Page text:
Most Columbus heating systems have as their main component some sort of heat generator, such as a furnace. These machines generate heat through some form of combustion, which obviously converts energy directly to heat, which is then distributed throughout the home. That’s a pretty simplified schematic explanation, but that’s more or less how most heating systems work.
Air source heat pumps are another type of heating solution; one that does not actually produce or generate any actual heat. There is no combustion. What an air source heat pump (ASHP) does instead is regulate the temperature of the home by essentially moving air around.
An air source heat pump use electricity to exchange indoor and outdoor air. Think of it like a more versatile air conditioner. In cooling mode, like an your Columbus air conditioner, an ASHP will pump warm air from the inside out, using a system of refrigerant-filled coils and a compressor. By turning the ASHP to heating mode, the refrigerant flow is reversed, allowing the outdoor coils to extract heat from the outdoor air and pump it in higher concentrations to the inside.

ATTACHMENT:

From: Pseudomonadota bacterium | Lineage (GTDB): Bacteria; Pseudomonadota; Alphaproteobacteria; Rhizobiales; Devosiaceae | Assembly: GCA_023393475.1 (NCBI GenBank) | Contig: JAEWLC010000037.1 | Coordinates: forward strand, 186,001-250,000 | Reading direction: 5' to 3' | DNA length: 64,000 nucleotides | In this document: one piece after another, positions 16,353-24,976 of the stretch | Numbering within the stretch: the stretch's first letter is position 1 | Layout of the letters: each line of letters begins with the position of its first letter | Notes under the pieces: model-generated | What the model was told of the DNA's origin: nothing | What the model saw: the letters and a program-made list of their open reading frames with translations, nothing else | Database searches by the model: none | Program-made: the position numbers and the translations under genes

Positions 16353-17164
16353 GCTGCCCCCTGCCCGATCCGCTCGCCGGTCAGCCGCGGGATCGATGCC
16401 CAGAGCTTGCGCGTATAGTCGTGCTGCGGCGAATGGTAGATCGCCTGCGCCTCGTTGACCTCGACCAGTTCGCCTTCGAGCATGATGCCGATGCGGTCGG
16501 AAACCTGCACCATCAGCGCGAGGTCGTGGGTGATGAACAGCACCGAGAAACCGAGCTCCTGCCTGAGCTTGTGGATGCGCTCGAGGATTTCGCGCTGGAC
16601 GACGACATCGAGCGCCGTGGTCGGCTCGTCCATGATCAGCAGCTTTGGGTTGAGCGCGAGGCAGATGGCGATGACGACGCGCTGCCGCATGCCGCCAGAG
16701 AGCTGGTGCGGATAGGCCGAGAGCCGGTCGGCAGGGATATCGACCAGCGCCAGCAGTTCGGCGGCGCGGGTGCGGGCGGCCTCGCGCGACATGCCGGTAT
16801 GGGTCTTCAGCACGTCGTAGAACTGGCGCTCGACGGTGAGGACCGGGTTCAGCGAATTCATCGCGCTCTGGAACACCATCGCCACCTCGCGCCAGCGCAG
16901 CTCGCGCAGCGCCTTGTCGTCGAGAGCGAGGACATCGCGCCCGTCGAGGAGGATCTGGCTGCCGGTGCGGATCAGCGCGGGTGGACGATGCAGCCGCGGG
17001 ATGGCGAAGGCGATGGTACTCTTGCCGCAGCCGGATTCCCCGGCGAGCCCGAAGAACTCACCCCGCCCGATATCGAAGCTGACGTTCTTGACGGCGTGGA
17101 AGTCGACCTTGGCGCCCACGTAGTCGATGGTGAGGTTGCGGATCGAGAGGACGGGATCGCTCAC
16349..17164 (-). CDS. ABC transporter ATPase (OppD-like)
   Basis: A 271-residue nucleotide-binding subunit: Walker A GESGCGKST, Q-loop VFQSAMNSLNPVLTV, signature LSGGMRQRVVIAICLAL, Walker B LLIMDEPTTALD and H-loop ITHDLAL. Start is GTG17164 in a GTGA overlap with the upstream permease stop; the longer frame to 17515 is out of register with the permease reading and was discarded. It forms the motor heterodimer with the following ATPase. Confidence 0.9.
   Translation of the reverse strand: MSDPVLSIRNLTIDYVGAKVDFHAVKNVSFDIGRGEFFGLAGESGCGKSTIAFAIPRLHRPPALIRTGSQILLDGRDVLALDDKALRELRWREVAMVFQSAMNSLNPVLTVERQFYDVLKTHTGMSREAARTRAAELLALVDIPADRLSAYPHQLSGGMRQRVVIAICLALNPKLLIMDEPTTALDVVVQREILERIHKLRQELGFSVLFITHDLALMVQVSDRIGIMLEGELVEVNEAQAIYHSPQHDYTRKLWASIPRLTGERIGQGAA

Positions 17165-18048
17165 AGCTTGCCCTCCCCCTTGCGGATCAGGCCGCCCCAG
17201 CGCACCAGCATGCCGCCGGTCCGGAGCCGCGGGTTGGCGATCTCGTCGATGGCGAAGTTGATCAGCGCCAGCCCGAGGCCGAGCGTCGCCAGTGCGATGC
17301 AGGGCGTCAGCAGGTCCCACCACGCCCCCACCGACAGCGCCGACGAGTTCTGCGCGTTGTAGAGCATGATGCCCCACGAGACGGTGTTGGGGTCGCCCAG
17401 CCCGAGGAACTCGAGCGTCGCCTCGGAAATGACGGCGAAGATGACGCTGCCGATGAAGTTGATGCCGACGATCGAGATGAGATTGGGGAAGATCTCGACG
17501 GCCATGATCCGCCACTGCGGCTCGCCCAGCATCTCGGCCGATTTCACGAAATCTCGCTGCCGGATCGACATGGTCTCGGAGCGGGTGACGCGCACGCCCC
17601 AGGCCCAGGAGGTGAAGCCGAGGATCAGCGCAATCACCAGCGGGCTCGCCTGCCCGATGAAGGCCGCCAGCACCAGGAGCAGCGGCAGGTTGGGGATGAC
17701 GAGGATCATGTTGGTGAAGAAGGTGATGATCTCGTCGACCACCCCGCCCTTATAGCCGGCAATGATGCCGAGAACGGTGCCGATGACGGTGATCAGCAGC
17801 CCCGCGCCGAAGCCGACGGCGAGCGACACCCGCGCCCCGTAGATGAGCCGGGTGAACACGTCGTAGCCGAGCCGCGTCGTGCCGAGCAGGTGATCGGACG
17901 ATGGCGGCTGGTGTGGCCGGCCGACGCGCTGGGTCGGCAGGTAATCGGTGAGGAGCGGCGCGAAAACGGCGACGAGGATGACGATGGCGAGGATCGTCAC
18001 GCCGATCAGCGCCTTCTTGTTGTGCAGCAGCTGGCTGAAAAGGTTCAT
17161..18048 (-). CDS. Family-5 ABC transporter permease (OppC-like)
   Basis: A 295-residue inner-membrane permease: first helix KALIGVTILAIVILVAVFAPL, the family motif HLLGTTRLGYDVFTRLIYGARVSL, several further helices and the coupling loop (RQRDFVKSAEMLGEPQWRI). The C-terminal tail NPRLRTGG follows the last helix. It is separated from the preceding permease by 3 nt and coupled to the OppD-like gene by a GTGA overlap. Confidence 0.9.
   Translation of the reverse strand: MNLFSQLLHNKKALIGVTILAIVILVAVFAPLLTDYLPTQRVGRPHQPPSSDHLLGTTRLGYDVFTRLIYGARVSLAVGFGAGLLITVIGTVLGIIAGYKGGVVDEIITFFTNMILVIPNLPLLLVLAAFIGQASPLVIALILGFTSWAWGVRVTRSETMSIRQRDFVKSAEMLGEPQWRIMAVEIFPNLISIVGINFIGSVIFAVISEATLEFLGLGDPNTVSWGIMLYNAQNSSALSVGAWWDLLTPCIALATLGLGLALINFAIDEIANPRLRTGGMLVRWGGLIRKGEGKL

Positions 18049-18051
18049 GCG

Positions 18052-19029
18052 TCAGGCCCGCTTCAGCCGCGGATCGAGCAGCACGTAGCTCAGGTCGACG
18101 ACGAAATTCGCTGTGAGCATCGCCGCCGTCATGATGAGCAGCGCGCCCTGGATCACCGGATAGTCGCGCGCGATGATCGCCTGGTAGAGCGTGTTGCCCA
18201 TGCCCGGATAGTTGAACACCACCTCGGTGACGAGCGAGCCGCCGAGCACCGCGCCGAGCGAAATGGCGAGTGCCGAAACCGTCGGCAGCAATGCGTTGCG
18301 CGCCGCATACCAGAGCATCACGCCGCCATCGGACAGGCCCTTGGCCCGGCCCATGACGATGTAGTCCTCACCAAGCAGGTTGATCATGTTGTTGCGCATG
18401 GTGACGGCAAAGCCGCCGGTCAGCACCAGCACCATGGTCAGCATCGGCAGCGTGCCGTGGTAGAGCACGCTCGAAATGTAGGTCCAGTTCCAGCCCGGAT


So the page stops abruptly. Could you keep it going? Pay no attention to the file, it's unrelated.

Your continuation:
Your average Columbus heat pump is not a very complicated pieces of equipment. Since they move heat instead of generating it, they can be extremely efficient. Most heat pumps having a heating efficiency of 150 percent to 300 percent, so they are producing up to three times the amount of heat energy than the electricity needed for them to operate. If you are using electricity to heat and cool your home as it is, heat pumps can be an excellent home comfort solution. If you already have a heat pump, you might think about replacing it with a newer model to take advantage of the new technology that makes this level of efficiency possible.
Air source heat pumps are not necessarily right for every situation, however. In colder climates, where temperatures drop below 30 degrees Fahrenheit for stretches at a time, a heat pump will likely not be able to keep up on its own. In these situations, you may either need to supplement the ASHP with an additional heating source, or use a different system altogether. Newer so-called “cold climate” heat pumps may also be an option. Under ideal circumstances, an air source heat pump can act as a complete home heating system, as well as providing heat for hot water.
If you are looking for a simple and efficient home heating solution, give Quality Air Heating and Air Conditioning a call today to learn more about whether an air source heat pump can work for you.